Wolfie seems quite the busy man, with a wife – Mona. As well as building a shed for his garden, he also opened a deli near Victoria Park and certainly has a love of food. There’s a bit of history told about Victoria Park and why it was built, which is absolutely fascinating. There’s also all manner of life of people going about their business in the book. It’s one for those who like to observe life. There’s love, attitudes and sometimes waspishness and sometimes hardships and sometimes there are pockets of it being uplifting. It’s interesting reading about this community in London and it certainly feels very London like in many aspects. There are moments of aloofness and a sadness that hangs in the air.  It’s soft in pace, a bit like strolling through a park, as revelations then appear bit by bit as readers are taken through people’s lives one month at a time, during the course of a year, with the ever changing situations as the book focuses on twelve Londoners.
It’s a book that would feed curious minds as to what it can be actually like, living in London, largely away from all the main landmarks and activities that the city is known for, which gives people outwith London a look into how living there can be as it takes readers through the tapestry of various people’s lives. It shows that there are eperiences and behaviours that are not just unique to the city. There are also things to ponder, especially for people living in towns and cities, and also some nuggets for people in the country to consider too.

Victoria Park BT Poster

#BookReview of a #Newbook by Lou – The Unravelling by Liz Treacher @liztreacher #ContemporaryFiction

The Unravelling
By Liz Treacher
Rated: 4 stars ****

I’ve read two books by Liz Treacher before – The Wrong Envelope and The Wrong Direction and enjoyed them. They were set in the 1920’s and quite comedic. Unravelling is different in that it is set in contemporary times as readers are invited to follow the character Ella’s life as it changes in a space of a week.
I thank Liz Treacher for inviting me to review Unravelling and for sending me a copy with a beautiful personalised message in it.
Read further to find out the blurb, review and about the author and links…

The Unravelling cover.jpg

Blurb

‘The Unravelling combines sinister atmosphere with witty insight, and characters we can relate to facing the supernatural fear of our most human nightmares’ – Helen Sedgwick, author of The Comet Seekers

‘A cappuccino.’ He spoke clearly but slowly, as if he were a stranger here.
‘One shot or two?’
He gazed at me with thinly veiled contempt. ‘Oh, you only get one shot.’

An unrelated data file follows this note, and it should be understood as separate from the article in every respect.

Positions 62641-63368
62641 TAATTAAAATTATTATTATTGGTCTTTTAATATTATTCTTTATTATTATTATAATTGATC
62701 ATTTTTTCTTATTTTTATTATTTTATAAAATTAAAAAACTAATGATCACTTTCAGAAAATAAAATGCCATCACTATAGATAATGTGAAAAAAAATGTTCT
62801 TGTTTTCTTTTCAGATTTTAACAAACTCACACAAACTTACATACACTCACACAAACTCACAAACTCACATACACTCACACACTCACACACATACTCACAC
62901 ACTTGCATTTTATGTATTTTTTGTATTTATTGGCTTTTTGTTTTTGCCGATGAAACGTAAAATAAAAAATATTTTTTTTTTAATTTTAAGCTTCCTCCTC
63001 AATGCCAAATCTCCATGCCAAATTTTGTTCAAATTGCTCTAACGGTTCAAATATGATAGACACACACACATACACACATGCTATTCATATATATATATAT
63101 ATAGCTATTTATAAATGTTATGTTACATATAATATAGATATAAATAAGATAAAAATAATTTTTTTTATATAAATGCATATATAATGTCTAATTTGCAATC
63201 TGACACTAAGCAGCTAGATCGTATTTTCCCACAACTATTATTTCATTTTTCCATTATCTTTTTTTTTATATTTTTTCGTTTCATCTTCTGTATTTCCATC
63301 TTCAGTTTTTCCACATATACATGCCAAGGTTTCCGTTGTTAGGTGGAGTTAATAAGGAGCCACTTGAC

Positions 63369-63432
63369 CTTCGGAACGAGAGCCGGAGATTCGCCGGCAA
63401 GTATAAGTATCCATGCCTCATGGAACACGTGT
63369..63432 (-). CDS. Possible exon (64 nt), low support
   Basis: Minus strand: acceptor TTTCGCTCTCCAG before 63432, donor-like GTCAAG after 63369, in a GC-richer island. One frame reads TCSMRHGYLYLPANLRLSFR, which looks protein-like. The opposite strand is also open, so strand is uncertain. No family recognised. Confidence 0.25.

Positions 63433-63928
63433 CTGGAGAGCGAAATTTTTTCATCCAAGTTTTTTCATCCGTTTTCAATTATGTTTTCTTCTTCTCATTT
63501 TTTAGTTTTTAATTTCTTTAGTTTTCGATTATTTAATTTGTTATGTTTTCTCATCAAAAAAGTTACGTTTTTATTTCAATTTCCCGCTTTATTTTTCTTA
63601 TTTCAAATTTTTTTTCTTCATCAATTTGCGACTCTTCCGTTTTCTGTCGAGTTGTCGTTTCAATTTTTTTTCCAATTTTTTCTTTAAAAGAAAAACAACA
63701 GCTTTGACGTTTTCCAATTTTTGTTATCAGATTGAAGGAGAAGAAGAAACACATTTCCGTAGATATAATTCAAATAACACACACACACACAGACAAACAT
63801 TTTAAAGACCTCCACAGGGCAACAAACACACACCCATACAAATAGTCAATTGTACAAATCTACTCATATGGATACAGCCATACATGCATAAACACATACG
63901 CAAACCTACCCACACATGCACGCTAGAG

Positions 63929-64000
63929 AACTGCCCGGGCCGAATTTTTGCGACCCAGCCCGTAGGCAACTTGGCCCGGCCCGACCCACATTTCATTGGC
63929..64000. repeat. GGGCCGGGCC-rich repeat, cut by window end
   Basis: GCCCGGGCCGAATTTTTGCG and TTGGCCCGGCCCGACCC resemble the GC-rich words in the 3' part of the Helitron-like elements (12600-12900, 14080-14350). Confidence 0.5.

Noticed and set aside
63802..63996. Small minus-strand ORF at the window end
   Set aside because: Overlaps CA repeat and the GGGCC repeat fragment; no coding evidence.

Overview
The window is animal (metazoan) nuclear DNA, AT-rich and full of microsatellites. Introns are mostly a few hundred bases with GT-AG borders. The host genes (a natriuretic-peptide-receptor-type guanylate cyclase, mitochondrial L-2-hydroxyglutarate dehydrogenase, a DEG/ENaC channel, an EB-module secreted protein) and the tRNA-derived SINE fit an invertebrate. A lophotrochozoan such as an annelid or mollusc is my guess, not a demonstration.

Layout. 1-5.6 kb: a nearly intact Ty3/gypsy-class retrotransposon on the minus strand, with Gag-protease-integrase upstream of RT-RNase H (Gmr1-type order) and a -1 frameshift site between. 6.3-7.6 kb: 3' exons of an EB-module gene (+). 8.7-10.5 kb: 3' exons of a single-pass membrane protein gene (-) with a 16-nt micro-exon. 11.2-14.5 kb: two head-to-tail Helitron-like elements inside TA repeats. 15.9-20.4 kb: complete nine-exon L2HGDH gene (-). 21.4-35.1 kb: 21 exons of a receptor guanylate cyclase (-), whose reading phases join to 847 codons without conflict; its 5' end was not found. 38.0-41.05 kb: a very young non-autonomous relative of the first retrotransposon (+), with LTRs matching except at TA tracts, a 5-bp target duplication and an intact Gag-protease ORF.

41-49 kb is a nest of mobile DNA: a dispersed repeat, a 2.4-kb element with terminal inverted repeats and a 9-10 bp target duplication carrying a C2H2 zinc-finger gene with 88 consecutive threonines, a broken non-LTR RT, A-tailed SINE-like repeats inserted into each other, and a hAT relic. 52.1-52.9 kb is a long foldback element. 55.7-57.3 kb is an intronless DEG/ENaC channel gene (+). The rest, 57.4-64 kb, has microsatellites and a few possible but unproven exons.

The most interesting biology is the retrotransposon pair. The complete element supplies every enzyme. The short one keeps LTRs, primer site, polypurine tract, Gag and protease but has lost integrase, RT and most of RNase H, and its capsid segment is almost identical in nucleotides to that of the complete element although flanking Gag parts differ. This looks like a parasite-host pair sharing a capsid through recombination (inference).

For Ella Aldridge, a brilliant Classics student, life was supposed to be exciting. Thirty years on, she’s stuck in the suburbs in a boring job and a failing marriage. Even her daughter, the one she gave it all up for, seems distant.
But a sinister encounter on platform three is about to change everything. Under the watchful eye of a shadowy ticket inspector and his mysterious associate, Ella finds herself spiralling into a murky underworld where portentous signs appear from nowhere, thoughts are stored on memory sticks and speeding express trains may be more than they seem. As she begins to lose her grip on reality, Ella embarks on an extraordinary journey that touches everyone around her, forcing her to confront the biggest question of all.
By turns poignant, chilling and tinged with dark humour, The Unravelling is a novel full of heart and beauty, about the myth and magic of everyday life, and the sacrifices we make for what really matters.

Review

A lot can happen in a person’s life between Monday to Friday and it certainly does in Ella’s. She has quite a romanticised view of love and wishes things to be better between her and Derek and for him to essentially be driven wild with jealousy that others could fancy her as well. There is so much more to her than this though, as she travels by train and potentially is being watched, starting at the train station she uses to catch the train. There is a slightly unnerving quality about the writing, within some of the atmosphere that is created, as the week progresses.

Ella’s behaviours come to light as she displays, whether she wants to or not, her insecurities, especially, now her marriage is failing and her job, her life begins to unravel as reality and fantasy start to almost merge. The book has a firm grip on reality, but slowly, Ella is increasingly losing hers and the effects are beginning to manifest themselves both psychologically and physically.

There is an interesting insight into all of the characters within the acutely observant writing as the story goes primarily between Ella, Derek, Brenda and Lily. They are characters that are believable and are easy to care about what is happening in their lives.

About the Author

Liz is a writer and an art photographer and a love of images influences her writing. She is married with two children and lives in the Scottish Highlands by the sea.

Liz was drawn to writing after she discovered a tiny suitcase belonging to her grandmother. It was tied up with gingham ribbon and full of letters sent by two soldiers on their way to the First World War. The cheerful tone of the soldiers and the way their letters seemed to conceal more than they revealed inspired Liz’s first novel, ‘The Wrong Envelope.’ She has since written a sequel, ‘The Wrong Direction’ and a darker, contemporary novel, ‘The Unravelling’.